Maude McDaniel, Columnist
Here’s the best advice I can give you this week.
Go out and join a choir.
It’s not like you’d be lonely. Choral singing is the most popular arts-related participatory activity in the United States. About 28.5 million people sing in one or more of some 250,000 choral groups in the country. And, believe me, it’s not just because the choir never gets the collection plate passed to them, either.
I’ve been singing in choirs myself for more than 75 years, and there is nothing else like it. Now I’m not talking about the “Glee” experience which pretty quickly got off the point, and ended up where everything else on TV ends up these days — mired in adolescence and sex.
Not that there isn’t some of that in the classic choir experience, specifically college choirs, which specialize in youth and thus naturally in the concerns of your average college kids. I have to admit it was a part of my college choir experience too, in that I had a crush on the director, and good friendships with a lot of the guys as well as the girls. One of them evolved, in the healthiest way possible, into a relationship that lasted for over 50 years. (MHTB was a baritone.)
But in the best choirs there is so much more to the experience even than that. To begin with there is — guess what — the music! And I am turning old-fashioned here to some extent because you can’t sing in a good community choir without occasionally tripping over Bach or Handel, and there is nothing like getting on a personal basis with the giants of the genre to reach heights and depths of expression that are simply not available in any other amateur undertakings. I have sung even in church choirs that took on the hard stuff — and it was worth it. (Well, to the singers, maybe not the audience.)
And if B and H are too high-falutin’ for you, try some modern music — in Cumberland Choral Society recently I have sung music that was written in the last 20 years, and has exalted my spirit in ways that are difficult to explain — with more to come this year! I am getting too old to sing in a choir, but I can’t tear myself away!
For me, it all started when I was five or six, and I have sung steadily in choirs ever since. Most of all, from my early years, I remember singing in Christmas Eve services. I have come to pity little children who do not have an uplifting Christmas candlelight music experience in their lives, preferably with them singing in one of the choirs.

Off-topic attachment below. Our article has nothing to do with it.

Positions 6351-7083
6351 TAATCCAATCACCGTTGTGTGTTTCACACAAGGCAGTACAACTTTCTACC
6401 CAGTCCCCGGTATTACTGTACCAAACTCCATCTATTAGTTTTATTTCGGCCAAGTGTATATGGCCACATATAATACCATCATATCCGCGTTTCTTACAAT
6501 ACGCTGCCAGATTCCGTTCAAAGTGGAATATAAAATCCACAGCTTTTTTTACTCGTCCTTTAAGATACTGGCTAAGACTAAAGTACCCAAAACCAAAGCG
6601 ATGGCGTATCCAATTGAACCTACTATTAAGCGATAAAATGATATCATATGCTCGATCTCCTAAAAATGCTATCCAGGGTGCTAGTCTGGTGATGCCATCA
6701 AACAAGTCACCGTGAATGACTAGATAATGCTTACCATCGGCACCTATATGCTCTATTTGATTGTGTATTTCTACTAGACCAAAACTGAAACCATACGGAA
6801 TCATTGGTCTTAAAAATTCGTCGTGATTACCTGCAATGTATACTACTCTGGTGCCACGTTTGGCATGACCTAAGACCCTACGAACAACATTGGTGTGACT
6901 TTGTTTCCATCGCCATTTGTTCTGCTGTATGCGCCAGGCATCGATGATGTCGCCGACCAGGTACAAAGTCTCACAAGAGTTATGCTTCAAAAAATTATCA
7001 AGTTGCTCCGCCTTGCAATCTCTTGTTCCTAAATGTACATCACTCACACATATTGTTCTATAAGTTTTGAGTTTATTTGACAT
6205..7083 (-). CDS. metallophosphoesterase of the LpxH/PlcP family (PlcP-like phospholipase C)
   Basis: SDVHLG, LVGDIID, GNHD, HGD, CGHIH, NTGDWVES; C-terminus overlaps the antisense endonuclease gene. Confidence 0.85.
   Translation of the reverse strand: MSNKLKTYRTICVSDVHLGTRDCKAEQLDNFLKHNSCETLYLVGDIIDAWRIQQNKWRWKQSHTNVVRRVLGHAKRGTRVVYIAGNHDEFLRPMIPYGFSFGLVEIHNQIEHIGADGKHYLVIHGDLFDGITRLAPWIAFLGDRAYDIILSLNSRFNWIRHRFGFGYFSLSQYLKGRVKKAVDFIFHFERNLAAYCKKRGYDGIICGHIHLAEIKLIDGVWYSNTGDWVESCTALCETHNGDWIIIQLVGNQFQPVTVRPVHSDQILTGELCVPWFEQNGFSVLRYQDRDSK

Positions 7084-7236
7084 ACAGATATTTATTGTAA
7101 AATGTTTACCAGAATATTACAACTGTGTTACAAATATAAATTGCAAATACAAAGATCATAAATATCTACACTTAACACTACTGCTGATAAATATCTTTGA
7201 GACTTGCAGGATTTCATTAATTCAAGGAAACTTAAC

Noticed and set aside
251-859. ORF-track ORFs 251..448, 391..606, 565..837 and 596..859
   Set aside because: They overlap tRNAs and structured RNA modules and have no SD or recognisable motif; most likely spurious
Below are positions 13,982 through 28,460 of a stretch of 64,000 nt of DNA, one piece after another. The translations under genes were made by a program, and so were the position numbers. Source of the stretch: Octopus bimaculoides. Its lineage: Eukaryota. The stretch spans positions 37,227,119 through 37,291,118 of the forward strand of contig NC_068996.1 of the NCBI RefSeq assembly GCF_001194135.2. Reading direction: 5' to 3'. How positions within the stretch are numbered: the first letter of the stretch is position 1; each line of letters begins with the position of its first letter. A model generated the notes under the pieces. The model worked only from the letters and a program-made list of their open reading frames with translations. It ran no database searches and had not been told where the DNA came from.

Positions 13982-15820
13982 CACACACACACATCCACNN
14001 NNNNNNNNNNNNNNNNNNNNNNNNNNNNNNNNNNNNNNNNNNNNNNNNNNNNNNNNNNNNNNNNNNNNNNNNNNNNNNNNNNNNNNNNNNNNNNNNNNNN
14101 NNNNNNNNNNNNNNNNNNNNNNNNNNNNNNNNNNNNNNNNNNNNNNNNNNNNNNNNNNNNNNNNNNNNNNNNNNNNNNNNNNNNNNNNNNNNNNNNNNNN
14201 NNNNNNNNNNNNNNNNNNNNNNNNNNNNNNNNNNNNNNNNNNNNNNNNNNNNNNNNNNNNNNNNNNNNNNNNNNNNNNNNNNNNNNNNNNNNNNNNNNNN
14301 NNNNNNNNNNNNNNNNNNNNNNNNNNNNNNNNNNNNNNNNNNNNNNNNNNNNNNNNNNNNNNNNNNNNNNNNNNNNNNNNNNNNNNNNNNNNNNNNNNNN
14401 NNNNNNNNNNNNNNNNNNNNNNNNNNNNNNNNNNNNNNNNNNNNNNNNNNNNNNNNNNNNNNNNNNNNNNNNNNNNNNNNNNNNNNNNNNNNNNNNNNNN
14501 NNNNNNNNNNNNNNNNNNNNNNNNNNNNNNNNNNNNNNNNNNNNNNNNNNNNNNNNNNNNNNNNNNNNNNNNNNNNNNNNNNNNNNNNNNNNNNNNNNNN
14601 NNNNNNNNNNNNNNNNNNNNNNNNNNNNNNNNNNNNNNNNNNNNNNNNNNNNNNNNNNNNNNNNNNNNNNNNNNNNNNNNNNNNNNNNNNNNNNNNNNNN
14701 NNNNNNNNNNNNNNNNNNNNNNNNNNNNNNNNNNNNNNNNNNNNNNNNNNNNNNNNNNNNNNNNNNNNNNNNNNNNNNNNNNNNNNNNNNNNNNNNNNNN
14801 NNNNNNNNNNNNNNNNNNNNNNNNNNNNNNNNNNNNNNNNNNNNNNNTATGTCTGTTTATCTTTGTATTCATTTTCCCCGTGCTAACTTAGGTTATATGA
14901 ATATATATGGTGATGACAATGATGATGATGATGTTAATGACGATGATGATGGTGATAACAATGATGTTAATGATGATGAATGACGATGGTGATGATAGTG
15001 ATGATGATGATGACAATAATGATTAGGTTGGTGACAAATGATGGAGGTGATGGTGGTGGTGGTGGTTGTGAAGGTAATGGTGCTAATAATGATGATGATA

The whole story and promise of Christmas for me is a package wound about with glittering strands of tinsel and candlelight in darkness, organ thundering and voices soaring. We made a big thing out of Christmas Eve at our church when I was little, because both the pastor and the choir director were on the same page. (Which was “Knock the ball out of the park!”) It made for unforgettable Christmases, as you can tell, and being an active part of all the noise and color made it even more thrilling.
But the best thing about all this is that it doesn’t have to be Christmas for you to get that glorious feeling. Now don’t get me wrong. I don’t mean to imply that spiritual exaltation is a regular part of the choral experience. You do have other things to think about. Just getting the notes right — all the time! — can be a challenge in itself.
In the College Choir, we sang every night for a couple of weeks at a time, over choir tour, and it was a great experience. Even the concert when all the tenors suddenly stopped singing and slowly sank to sitting positions on the risers. (Every single one of them!). It turned out that one tenor had uncorked smelling salts when he felt faint, and they made all the other tenors sick to the stomach. (Tenors are very suggestible. ) Even the night we couldn’t find our way off stage and milled around in front of the audience looking for the door. Even the night, at one of my childhood experiences, when one girl (not me, honest. Mom!) caught another girl’s hair on fire with her Christmas candle.
But soaring happens. I have sung in many church choirs, in the University of Maryland Chorus, in the Pittsburgh Mendelssohn Choir, and in the Cumberland Choral Society, and with every group I have had moments of exaltation, completely without benefit of drugs or any dangerous after-effects.
But maybe I’m asking too much. It’s stupid to demand a life experience in each and every rehearsal and concert, and I know good and well it doesn’t happen a whole lot.
But there’s gotta be a reason some 28.5 million people sing in choirs, and I asked several folks at Choral Society rehearsal on Monday night why they sang. I was hoping someone would come up with some remarkable, insightful, (preferably humorous) take on the matter, that would end this column with a bang. . But each and every one ended up with the same dull reason: “Because it makes me feel good.”
What it is apparently is a feeling of hours of earnest personal satisfaction, interspersed with a rare moment here and there of gut emotion. You can’t ask anything more than that for a hobby, now, can you?
Model trains just don’t compare. (Sorry, Bro.)
Maude McDaniel is a Cumberland freelance writer. Her column appears on alternate Sundays in the Times-News.